Friday John and George invaded the historic site of the demolished LORAN station at Jupiter Inlet, now known as Jupiter Inlet Natural Area, a beautiful and botanically rich scrub moonscape extending down from the sugar sand dunes to the Intracoastal Waterway, with the Jupiter Lighthouse rising above the distant trees. The best-smelling species in full bloom was the Willow-Bustic buzzing with bees. Its flowers are curious, but for another day. More subtle and underfoot, likewise in full bloom in a mat on the sand was Cinchweed, Pectis glaucescens, a curious tiny representative of the Aster Family. This little wildflower may tower to an inch tall with a golden flower head a quarter-inch in diameter.
When not in flower you might notice Pectis by its fragrance as you crush it underfoot, pungent and pleasant (to my nose). Some folks compare it to Citrus, although to me it smells like “Asteraceae.” Hold the leaves up to the light and see the oil glands big and translucent, in this way reminiscent of Citrus in appearance as well as aroma. In at least one species of Pectis the fragrant oils are apparently the same as those derived commercially from cumin, caraway, and dill seed, and thus of potential commercial interest. Anything that smelly has had medicinal uses, and Pectis has served against ailments ranging from fevers to eye ailment. They’ve also been used as food flavorings, and even as perfumes.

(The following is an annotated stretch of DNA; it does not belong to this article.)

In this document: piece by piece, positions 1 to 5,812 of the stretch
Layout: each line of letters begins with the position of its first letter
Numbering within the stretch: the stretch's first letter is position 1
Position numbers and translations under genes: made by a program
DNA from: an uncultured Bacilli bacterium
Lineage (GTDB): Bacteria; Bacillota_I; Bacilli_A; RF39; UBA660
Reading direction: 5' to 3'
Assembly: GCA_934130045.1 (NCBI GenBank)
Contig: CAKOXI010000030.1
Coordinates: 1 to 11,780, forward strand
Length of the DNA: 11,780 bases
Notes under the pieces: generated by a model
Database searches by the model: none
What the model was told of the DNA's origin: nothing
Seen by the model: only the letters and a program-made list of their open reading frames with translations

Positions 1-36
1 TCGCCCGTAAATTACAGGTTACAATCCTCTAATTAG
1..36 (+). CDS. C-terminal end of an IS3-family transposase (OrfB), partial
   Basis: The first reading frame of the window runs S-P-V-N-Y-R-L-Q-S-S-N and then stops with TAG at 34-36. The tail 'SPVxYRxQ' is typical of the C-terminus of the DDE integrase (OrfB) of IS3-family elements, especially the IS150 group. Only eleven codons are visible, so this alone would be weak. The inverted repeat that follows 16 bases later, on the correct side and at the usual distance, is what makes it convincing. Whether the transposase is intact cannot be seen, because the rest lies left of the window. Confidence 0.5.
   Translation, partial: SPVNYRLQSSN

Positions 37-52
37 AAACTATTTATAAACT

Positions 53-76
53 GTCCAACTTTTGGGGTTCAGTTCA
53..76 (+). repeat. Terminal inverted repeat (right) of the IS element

The leaves give the genus its name, because they are “pectinate,” meaning resembling a comb, or a fish skeleton in outline. (Not always conspicuous on P. glaucescens.)
This sand-dweller has specializations worth mentioning. Certain plants of hot sunny places have what’s called “C4 Photosynthesis.” Setting the biochemical physiology aside, this is a mechanism with associated cellular anatomy to overcome photosynthetic impairment most plants suffer under hot conditions. Most C4 species are hot-climate grasses, such as Sugar Cane. The adaptation is uncommon in broadleaf plants, but here we have an example, encountered fittingly in hot sunbaked habitats. Some Pectis species live in deserts.
Uproot a Pectis mat and it has a curious structure, shaped like a big green tack. The top of the tack is the green spreading foliage mat almost flat against the sand. The pointy part of the tack is a single (or few) taproot(s) at the center of the mat and drilling down into the sand. The outer fringes of the mat spawn little satellite colonies able to root and take hold on their own. Clone-colonization is significant in the sterile Pectis Xfloridana mentioned below. Stay tuned a moment.
Florida is home to multiple Pectis species, one of which has a special relationship with today’s Pectis. Pectis prostrata (flower heads not on a stalk, vs. the long stalk in P. glaucescens) hybridizes with P. glaucescens to make a sterile hybrid with abnormal chromosomes called Pectis Xfloridana. Pectis prostrata gets around, being an invasive weed in China.